Principle learned: Don’t get stuck in a rut. If the current writing (or any other) project is dragging on and going nowhere, try something different. A pleasant surprise may result. Varying the vista can bring fresh insights and enthusiasm.

Not everybody appreciates a garden, or a piece of writing, or any creative offering, in the same way. We didn’t plant retaining wall posts to feed termites, but the little beggars happily devoured some of ‘em anyway. I may not rejoice when the neighbourhood mutts water our front retaining wall, but my dog loved neutralizing their efforts.

Principle learned: Who knows, others may enjoy unexpected benefits from your efforts. Of course, you’ll never know if you don’t try.

Any project—writing or otherwise—can seem daunting and overwhelming at times. Don’t get so stressed by the size of the project that you forget to enjoy the process. One day, you’ll look back and think, ‘Wow! I did that. And I enjoyed myself! I am awesome!’ and you’ll be right.

You can read an earlier version of this blog, with comments, on Christian Writers Downunder, May 2014.

Writers are Artists

Writers are Artists

I was a capable reader as a child, yet I still begged my mother to read aloud to me. I would close my eyes and enter a world where I could savour the flavour of music, inhale the aroma of colours or float as easily as a helium balloon. In that world, every house had a way of escape through a secret passage, and enough room to share with a small Swiss bear who loved meringues. I could conjure a landscape of snow-covered mountains, perilous rope bridges spanning treacherous chasms, labyrinthine underground caverns and I had the courage to conquer them all.

In the realms of my imagination, my artistic ability knew no bounds … a state of being that was quickly dispelled in real life by my year eight art teacher. The value she placed on my practical artwork convinced me I had better explore alternative career options. I gave up art and learned to touch-type.

But one day, I discovered the Reader’s Digest’s Towards More Picturesque Speech and a seed of possibility took root.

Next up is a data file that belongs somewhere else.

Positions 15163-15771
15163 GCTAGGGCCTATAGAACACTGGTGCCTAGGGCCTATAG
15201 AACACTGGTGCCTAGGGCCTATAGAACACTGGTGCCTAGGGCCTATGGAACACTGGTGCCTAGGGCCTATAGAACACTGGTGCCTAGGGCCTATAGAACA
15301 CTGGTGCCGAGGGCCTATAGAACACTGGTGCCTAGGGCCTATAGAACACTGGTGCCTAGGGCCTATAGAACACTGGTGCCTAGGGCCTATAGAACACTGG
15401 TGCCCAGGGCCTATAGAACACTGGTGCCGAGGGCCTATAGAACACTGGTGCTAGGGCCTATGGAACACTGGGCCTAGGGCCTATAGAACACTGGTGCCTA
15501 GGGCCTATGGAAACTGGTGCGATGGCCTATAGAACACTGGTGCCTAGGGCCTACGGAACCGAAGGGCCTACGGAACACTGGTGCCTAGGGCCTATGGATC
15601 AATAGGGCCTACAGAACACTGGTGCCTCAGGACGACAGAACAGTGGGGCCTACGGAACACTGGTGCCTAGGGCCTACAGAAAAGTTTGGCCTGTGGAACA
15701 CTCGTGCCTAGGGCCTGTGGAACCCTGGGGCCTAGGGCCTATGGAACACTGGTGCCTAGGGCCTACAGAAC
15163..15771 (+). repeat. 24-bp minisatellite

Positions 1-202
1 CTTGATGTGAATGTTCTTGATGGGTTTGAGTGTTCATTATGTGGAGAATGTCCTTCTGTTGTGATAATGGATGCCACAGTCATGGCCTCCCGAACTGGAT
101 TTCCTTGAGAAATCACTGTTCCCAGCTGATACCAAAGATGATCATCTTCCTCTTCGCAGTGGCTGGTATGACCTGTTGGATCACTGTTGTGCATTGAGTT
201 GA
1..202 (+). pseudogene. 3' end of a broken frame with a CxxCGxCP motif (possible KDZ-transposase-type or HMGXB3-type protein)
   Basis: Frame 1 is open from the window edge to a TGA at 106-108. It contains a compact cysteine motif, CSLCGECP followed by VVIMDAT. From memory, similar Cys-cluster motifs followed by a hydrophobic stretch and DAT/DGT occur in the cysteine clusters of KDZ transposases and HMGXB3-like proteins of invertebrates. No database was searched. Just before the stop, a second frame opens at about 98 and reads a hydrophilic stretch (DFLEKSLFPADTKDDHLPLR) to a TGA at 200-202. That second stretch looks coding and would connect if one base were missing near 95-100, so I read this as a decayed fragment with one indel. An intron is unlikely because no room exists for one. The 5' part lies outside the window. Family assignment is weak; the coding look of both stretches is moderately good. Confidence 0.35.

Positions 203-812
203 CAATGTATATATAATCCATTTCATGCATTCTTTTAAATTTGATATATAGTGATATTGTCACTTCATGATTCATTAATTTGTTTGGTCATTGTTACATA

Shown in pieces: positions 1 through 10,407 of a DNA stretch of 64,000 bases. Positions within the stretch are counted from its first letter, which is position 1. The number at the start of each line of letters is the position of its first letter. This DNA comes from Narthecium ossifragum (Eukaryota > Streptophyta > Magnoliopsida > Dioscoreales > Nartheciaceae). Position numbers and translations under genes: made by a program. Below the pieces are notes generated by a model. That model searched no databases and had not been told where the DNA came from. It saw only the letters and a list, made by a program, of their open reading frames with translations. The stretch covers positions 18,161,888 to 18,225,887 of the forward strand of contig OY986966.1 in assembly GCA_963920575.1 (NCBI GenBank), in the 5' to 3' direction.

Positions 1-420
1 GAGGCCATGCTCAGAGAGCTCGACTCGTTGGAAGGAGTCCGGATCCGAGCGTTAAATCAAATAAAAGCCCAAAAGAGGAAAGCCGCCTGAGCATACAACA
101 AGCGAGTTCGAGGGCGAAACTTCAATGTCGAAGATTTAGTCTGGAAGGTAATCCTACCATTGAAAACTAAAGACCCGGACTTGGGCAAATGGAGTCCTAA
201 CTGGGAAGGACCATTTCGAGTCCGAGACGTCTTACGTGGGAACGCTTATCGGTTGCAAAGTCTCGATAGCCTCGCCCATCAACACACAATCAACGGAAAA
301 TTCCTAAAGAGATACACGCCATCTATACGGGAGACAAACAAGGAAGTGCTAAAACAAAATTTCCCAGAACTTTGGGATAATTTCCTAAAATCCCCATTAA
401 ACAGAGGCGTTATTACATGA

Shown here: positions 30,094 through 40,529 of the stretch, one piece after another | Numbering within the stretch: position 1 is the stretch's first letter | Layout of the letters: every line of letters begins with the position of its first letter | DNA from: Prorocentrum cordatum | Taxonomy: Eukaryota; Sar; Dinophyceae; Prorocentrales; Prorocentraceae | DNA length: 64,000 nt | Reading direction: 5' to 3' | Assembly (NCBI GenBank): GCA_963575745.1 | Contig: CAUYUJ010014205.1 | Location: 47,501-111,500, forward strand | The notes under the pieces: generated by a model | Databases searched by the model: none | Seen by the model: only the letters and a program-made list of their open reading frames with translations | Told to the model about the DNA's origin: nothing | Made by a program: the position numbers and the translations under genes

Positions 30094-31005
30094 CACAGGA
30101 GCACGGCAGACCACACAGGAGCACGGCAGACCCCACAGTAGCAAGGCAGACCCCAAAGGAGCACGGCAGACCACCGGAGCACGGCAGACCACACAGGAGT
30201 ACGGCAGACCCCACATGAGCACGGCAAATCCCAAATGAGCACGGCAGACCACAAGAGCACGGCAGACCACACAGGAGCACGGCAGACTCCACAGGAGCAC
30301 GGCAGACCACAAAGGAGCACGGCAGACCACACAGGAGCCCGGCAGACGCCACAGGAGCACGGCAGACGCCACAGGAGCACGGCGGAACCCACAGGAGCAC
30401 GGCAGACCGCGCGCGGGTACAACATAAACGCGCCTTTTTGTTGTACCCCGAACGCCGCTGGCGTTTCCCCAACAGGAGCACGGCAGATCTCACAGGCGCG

Words are a wonderful medium to work with. I’ve been collecting and collating them for years. Dictionaries are full of them, a treasure trove of opportunity, aided and abetted by those creative little vegemites who pull new words out of the air (and/or social media) all the time. Those careful and crazy collections of letters supply a never-ending creative palette to play with. One can mix them, spread them, stack them, blend them, rearrange them into endless combinations. I’ve discovered some absolute beauties. From the picturesque to the profound or the absurd, words can paint the most intriguing pictures.

It does take some effort, gathering tools, learning techniques, developing skills. It takes time and dedication to produce any worthwhile work of art. But what a privilege and joy it is to indulge the artistic muse and create more picturesque speech.

(Edited and revised; original version published 13 November 2013 on Christian Writers Downunder)

A World to Explore – Artwork by Catie J Sercombe

Writers are Artists

(Catherine Sercombe © 2011)

Tongue-tested words, selected and ordered,
glued into patterns or crazily paved,
mosaic montage or serpentine path
to step out and search
or sit still and dream—
a world to explore
or snapshot of life.

Tongue-tested words, soothing or seething,
waves at the beach or crabs in the sand,
motion that rocks the cradle of souls
or crashes and churns
soft sand into grit—
a pincer of pain
or pillow to sleep

Tongue-tested words, drifting and floating,
clouds in the sky or scum on a pond,
ethereal beauty or rank saturation
of raw sore emotion
from dark fetid swamp—
truth has its beauty
and ugliness form.

Tongue-tested words, the laughter of children
dancing and singing a rhyme in the sun,
music and mayhem, myst’ry and meaning,
daisies and daydreams
or we’ll all fall down—
sing me some wisdom
and I will be wise.

Tongue-tested words, surreal and confusing,
colours on canvas, flame upon glaze,
unyielding marble till hammer and chisel
chop off the dross
and the sculpture appears—
writers are artists
creating with words.